3. The law judgeth the person, or lets the sinner plainly know what he is to expect upon the account of this sin. This is the law’s proper work; its discovering property is but preparative to its judging. The law is itself when it is in the throne. Here it minceth not the matter with sinners, as we use to do one with another, but tells him plainly, “ ‘Thou’ art the ‘man’ in whom this exceeding sinful sin doth dwell, and you must answer for the guilt of it.” And this, methinks, if any thing, should rouse up a man to set himself in opposition to it, yea, utterly to destroy it. The law lets him know that upon the account of this sin he is obnoxious to the curse and wrath of the great God against him; yea, pronounceth the sentence of everlasting condemnation upon him upon that account. “Abide in this state and perish,” is its language. It leaves not the soul without this warning in this world, and will leave it without excuse on that account in the world to come.

4. The law so follows on its sentence, that it disquiets and affrights the soul, and suffers it not to enjoy the least rest or quietness in harbouring its sinful inmate. Whenever the soul hath indulged to its commands, made provision for it, immediately the law flies upon it with the wrath and terror of the Lord, makes it quake and tremble. It shall have no rest, but is like a poor beast that hath a deadly arrow sticking in its sides, that makes it restless wherever it is and whatever it doth.

5. The law stays not here, but also it slays the soul, Rom. vii. 9; that is, by its conviction of the nature, power, and desert of this indwelling sin, it deprives him in whom it is of all that life of self-righteousness and hope which formerly he sustained himself withal, — it leaves him as a poor, dead, helpless, hopeless creature; and all this in the pursuit of that opposition that it makes against this sin. May we not now expect that the power of it will be quelled and its strength broken, — that it will die away before these strokes of the law of God? But the truth is, such is its power and strength, that it is quite otherwise. Like him whom the poets feign to be born of the earth, when one thought to slay him by casting him on the ground, by every fall he recovered new strength, and was more vigorous than formerly; so is it with all the falls and repulses that are given to indwelling sin by the law: for, —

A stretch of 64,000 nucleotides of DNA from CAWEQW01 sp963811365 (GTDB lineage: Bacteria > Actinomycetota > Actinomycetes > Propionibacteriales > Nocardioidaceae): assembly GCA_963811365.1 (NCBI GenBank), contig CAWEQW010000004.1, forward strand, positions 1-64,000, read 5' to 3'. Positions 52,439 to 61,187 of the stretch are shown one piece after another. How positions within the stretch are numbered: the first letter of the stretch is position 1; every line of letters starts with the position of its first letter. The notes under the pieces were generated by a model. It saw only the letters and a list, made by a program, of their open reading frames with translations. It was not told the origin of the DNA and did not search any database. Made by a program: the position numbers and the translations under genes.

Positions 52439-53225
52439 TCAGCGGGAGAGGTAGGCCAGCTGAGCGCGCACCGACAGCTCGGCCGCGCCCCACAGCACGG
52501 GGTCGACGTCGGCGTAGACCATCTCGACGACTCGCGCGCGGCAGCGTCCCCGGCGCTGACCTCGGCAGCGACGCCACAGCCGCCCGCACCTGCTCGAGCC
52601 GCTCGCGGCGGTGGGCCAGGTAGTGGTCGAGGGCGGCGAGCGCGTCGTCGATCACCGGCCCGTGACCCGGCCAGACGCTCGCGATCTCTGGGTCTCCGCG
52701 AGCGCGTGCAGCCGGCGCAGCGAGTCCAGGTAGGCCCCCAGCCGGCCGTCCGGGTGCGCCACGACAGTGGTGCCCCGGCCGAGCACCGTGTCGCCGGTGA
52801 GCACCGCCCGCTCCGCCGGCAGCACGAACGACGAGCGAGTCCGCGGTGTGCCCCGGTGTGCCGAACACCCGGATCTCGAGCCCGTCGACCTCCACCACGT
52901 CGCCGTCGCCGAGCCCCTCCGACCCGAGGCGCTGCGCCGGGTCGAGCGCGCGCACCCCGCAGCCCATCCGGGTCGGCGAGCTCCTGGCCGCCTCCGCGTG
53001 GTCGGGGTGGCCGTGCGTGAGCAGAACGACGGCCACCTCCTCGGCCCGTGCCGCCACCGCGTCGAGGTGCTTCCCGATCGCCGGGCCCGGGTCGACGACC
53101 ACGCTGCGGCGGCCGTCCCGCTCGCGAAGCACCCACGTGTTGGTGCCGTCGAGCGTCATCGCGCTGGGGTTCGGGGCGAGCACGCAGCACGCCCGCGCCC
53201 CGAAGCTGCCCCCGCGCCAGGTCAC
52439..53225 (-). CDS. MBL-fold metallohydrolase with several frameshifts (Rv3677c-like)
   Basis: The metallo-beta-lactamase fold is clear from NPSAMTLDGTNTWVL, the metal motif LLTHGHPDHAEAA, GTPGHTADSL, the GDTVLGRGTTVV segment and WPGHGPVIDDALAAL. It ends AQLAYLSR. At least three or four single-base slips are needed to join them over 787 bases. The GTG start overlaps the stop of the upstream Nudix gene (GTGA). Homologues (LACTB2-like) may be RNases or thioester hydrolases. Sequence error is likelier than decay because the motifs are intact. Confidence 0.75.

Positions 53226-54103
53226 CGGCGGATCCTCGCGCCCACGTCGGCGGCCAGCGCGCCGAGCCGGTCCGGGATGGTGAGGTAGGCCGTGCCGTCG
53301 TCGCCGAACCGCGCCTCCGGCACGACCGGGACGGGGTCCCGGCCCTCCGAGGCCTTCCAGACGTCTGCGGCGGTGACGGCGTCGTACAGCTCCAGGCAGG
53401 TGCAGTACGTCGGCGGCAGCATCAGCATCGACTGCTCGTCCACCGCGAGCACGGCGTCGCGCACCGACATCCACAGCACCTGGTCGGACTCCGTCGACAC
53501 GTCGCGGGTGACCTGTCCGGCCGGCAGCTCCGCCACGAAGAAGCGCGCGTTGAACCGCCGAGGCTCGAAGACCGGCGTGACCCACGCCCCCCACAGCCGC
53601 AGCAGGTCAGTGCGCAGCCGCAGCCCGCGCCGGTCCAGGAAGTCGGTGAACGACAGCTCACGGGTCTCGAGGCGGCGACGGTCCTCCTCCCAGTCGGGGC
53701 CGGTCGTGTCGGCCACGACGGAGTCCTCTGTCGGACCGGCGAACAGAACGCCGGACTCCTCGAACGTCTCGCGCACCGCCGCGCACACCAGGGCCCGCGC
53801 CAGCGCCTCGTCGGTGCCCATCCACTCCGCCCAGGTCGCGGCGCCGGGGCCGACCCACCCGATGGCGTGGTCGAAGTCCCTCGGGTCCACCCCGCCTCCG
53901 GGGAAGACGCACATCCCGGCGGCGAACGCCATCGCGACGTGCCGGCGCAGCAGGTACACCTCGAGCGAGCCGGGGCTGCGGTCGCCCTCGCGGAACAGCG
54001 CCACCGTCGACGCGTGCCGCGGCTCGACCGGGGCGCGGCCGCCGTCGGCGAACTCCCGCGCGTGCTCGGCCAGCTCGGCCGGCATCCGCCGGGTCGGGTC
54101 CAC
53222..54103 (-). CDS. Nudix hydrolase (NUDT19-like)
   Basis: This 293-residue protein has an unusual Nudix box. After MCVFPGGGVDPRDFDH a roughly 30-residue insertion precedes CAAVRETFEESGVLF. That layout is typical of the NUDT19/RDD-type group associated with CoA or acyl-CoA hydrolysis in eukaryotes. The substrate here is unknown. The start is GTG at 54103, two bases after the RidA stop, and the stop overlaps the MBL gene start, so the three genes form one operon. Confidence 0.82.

(1.) It is not conquered. A conquest infers two things in respect of the conquered, — first, loss of dominion; and, secondly, loss of strength. Whenever any one is conquered he is despoiled of both these; he loses both his authority and his power. So the strong 316man armed, being prevailed against, he is bound and his goods are spoiled. But now neither of these befalls indwelling sin by the assaults of the law. It loseth not one jot of its dominion nor strength by all the blows that are given unto it. The law cannot do this thing, Rom. viii. 3; it cannot deprive sin of its power and dominion, for he that “is under the law is also under sin;” — that is, whatever power the law gets upon the conscience of a man, so that he fear to sin, lest the sentence and curse of it should befall him, yet sin still reigns and rules in his heart. Therefore saith the apostle, Rom. vi. 14, “Sin shall not have dominion over you: for ye are not under the law, but under grace;” intimating plainly, that though a person be in never so much subjection to the authority of the law, yet that will not exempt and acquit him from the dominion of sin. Yea, the law, by all its work upon the soul, instead of freeing and acquitting it from the reign of sin and bondage unto it, doth accidentally greatly increase its misery and bondage, as the sentence of the judge on the bench against a malefactor adds to his misery. The soul is under the dominion of sin, and, it may be, abides in its woful condition in much security, fearing neither sin nor judgment. The law setting upon him in this condition, by all the ways fore mentioned, brings him into great trouble and perplexity, fear and terror, but delivers him not at all. So that it is with the soul as it was with the Israelites when Moses had delivered his message unto Pharaoh; they were so far from getting liberty by it that their bondage was increased, and “they found that they were in a very evil case,” Exod. v. 19. Yea, and we shall see that sin doth like Pharaoh; finding its rule disturbed, it grows more outrageously oppressive, and doubles the bondage of their souls. This is not, then, the work of the law, to destroy sin, or deprive it of that dominion which it hath by nature. Nor doth it, by all these strokes of the law, lose any thing of its strength; it continues both its authority and its force; it is neither destroyed nor weakened; yea, —

(2.) It is so far from being conquered that it is only enraged. The whole work of the law doth only provoke and enrage sin, and cause it, as it hath opportunity, to put out its strength with more power, and vigour, and force than formerly. This the apostle shows at large, Rom. vii. 9–13.